Don’t be afraid to acknowledge your limits and accept help. Even if there are tasks you see as your responsibility, if you’re under the pump and someone is offering a hand, say yes! This doesn’t make you a failure, rather it grows you in humility and gratitude. There are sure to be times when you can pick up the slack for someone else when they’re under pressure. It’s all part of being a body.

“Now you are the body of Christ and each one of you is a part of it.” 1 Corinthians 12:27.

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Photo credit for sunset trio to Laura Eastley.

 

Dying to Live

Do you ever have times where you feel like life’s circumstances are about to overwhelm you?

Mother’s Day was like that for me. My family came to my bedroom with beautiful gifts and smiling faces, only to find me sitting in bed, weeping. It wasn’t unusual for me to cry on Mother’s Day—I’m often moved by their love. But on this day, the outpouring was one of pain and grief and confusion.

I thought I was doing okay. I had grown accustomed to the long periods of waiting that seem to be part of our new life. I’d learned to lay down my agendas and choose to trust. God was good. He was at work. We would see His answers.

Then came a time when things began to shift. Doors started opening—work for my husband (albeit short-term), an exciting opportunity for one of our children, a potential buyer for our van. Phone calls were made, paperwork completed, arrangements put in place. We felt the momentum of forward movement and our steps became lighter. Finally, we were seeing God’s promises begin to manifest.

Then, just as suddenly, all progress ceased. The company that had offered casual work failed to call —and the job assignment neared its end. The opportunity that shone before our child faded, leaving them confused and questioning God’s purpose. And the anticipated purchase of our van never eventuated.

Something inside me groaned. I knew this was yet another test— another opportunity to die to self. But I found myself wondering, Is there a point a person reaches where they just can’t stretch any further? If there is, God, I think I’ve reached it.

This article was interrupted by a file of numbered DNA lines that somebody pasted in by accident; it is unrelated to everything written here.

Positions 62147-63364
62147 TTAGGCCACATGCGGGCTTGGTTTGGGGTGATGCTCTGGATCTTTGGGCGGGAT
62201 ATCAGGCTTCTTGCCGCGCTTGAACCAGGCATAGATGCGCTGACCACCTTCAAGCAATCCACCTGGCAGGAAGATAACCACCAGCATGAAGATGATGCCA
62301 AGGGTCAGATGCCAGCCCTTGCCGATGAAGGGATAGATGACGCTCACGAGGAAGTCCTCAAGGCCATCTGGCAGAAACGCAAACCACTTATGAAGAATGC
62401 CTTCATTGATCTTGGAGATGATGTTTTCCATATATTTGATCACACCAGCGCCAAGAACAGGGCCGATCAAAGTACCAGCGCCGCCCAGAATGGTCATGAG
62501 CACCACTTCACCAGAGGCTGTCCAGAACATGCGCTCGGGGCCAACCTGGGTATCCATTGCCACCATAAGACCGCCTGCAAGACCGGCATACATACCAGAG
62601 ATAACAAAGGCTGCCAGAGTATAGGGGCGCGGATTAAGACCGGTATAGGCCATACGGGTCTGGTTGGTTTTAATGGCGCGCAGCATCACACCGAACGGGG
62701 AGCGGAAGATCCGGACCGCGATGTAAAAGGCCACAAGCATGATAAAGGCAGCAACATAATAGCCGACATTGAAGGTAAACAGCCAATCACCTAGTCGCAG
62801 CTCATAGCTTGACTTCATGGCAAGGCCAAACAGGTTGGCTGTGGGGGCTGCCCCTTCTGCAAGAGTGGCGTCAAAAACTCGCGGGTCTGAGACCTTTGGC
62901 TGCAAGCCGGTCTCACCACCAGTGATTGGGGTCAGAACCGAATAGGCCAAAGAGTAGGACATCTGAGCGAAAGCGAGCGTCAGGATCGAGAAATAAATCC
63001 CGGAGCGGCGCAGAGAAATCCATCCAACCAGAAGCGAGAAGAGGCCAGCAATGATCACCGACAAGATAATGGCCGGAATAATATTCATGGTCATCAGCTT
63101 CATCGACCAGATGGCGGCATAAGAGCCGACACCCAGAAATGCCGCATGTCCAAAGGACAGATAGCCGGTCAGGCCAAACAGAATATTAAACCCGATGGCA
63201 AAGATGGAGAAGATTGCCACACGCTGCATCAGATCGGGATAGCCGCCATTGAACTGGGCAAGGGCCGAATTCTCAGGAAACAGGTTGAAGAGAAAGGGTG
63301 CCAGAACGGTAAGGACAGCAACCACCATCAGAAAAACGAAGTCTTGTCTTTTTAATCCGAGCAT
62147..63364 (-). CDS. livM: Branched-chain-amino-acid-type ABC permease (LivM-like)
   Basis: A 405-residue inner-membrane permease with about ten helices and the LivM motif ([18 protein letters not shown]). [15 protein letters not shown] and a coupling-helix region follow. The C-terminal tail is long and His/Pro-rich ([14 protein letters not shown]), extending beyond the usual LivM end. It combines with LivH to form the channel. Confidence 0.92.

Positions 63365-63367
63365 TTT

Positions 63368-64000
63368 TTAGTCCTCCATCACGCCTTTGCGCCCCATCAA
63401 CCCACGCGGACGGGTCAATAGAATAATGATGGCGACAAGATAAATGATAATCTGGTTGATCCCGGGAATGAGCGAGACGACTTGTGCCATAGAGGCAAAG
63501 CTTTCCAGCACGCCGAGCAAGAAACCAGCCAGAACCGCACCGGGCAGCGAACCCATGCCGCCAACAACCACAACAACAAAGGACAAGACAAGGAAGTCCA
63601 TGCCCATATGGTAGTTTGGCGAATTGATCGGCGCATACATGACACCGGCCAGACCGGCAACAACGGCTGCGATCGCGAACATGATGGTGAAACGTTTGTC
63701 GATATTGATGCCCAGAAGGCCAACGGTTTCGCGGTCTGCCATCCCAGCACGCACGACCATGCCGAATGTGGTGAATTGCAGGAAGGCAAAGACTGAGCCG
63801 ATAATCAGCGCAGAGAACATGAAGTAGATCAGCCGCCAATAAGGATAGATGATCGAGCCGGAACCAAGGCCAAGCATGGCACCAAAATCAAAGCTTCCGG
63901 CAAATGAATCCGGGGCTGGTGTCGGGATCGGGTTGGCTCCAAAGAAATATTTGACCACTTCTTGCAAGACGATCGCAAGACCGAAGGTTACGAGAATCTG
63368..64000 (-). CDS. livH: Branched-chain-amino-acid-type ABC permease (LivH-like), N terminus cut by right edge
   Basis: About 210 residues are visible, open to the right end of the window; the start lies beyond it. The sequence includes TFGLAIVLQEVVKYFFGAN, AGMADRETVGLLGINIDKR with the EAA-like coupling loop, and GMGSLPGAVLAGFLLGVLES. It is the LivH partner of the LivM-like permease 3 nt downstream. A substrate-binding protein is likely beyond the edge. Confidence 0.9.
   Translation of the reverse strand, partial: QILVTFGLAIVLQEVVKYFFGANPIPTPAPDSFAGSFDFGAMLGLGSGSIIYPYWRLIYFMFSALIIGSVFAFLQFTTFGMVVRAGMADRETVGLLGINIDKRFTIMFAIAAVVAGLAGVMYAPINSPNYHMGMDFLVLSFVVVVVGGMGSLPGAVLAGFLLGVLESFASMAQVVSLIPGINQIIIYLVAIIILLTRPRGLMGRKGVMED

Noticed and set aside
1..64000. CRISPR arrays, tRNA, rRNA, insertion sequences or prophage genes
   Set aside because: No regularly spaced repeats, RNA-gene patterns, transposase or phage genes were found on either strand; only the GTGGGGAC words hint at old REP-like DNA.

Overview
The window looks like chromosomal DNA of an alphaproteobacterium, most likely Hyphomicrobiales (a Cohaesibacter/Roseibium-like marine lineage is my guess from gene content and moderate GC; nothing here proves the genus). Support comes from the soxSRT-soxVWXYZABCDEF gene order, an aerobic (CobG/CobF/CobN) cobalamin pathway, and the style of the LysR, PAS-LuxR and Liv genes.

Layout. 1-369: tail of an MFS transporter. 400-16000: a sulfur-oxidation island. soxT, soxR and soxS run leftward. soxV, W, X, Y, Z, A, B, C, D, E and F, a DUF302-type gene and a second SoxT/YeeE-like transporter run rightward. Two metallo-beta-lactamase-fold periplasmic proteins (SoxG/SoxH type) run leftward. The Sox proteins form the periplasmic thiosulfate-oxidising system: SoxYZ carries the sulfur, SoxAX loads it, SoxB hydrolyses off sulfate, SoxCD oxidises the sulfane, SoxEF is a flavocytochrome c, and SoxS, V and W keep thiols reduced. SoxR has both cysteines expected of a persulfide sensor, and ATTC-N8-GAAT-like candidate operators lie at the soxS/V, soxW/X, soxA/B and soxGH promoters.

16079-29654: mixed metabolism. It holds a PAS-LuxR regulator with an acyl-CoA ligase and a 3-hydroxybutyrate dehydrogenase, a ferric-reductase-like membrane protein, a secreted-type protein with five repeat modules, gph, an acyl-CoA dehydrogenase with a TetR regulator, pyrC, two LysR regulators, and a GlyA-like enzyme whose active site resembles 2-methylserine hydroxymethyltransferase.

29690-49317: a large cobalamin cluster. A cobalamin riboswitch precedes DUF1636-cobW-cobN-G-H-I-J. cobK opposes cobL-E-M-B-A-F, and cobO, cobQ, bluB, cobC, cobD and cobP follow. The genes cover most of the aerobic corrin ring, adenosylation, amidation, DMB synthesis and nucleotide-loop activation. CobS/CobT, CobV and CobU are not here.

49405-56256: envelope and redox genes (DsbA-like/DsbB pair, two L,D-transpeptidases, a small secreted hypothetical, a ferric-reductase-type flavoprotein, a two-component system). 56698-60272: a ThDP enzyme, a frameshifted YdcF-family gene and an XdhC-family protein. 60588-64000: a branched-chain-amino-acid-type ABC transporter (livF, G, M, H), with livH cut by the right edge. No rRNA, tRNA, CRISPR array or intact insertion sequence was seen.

Within days, I was confronted with another hard reality. A beautiful woman who had fought a brave battle with cancer was falling under its shadow. Vibrant, gracious and full of joy, she was one who brought a smile to all she met. Yet, despite fervent prayer, she had grown so frail that funeral planning was underway. Why, God?  

“Hope deferred makes the heart sick.” Old Solomon described it so well—that hollow, nauseating ache that gnaws at your stomach when the wait is unbearably long or the promise seems void. It’s hard to hold on to hope when you can’t see what lies on the path ahead of you. It’s even harder when you see that hope begin to take shape in reality, only to crumble and fall to the ground.

On Mother’s Day, all the grief that had been building inside me welled up and spilled over. I grieved for a family trying desperately to celebrate their mother, knowing she would be leaving them within days. I grieved over all the disappointments in our own lives—the ‘almosts’ that, for some reason, weren’t coming to pass. Deep down, I knew God was still good. I knew there would be ‘somedays’ where I would see more clearly and, perhaps, understand. But in that moment, I was more aware of questions than hope.

I took my pain to church that morning and poured it out as we sang. God wasn’t surprised by my emotions—He already knew them well. While I wept and sang, He listened, loved, then gently turned my thoughts beyond my despair to a time of far greater devastation.

There was a day when Jesus’ closest friends stood on a hill, watching Him die. Jesus was their hero, the One Who had shown them what real love looked like. He was the One Who had been stronger, wiser, more powerful than anything that challenged Him. Yet there He hung on a cross like a lowly criminal —naked, vulnerable, struggling for every breath.

How was it possible that One so perfect, so full of power and authority, could fall under the schemes of power-hungry men? The whole situation seemed so unfair, so awfully, terribly wrong.

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But Jesus’ death wasn’t the end of the story. God had a plan. Right in the midst of the loss and devastation, He was at work, winning the greatest victory and opening up the way for all people to discover life as it was meant to be.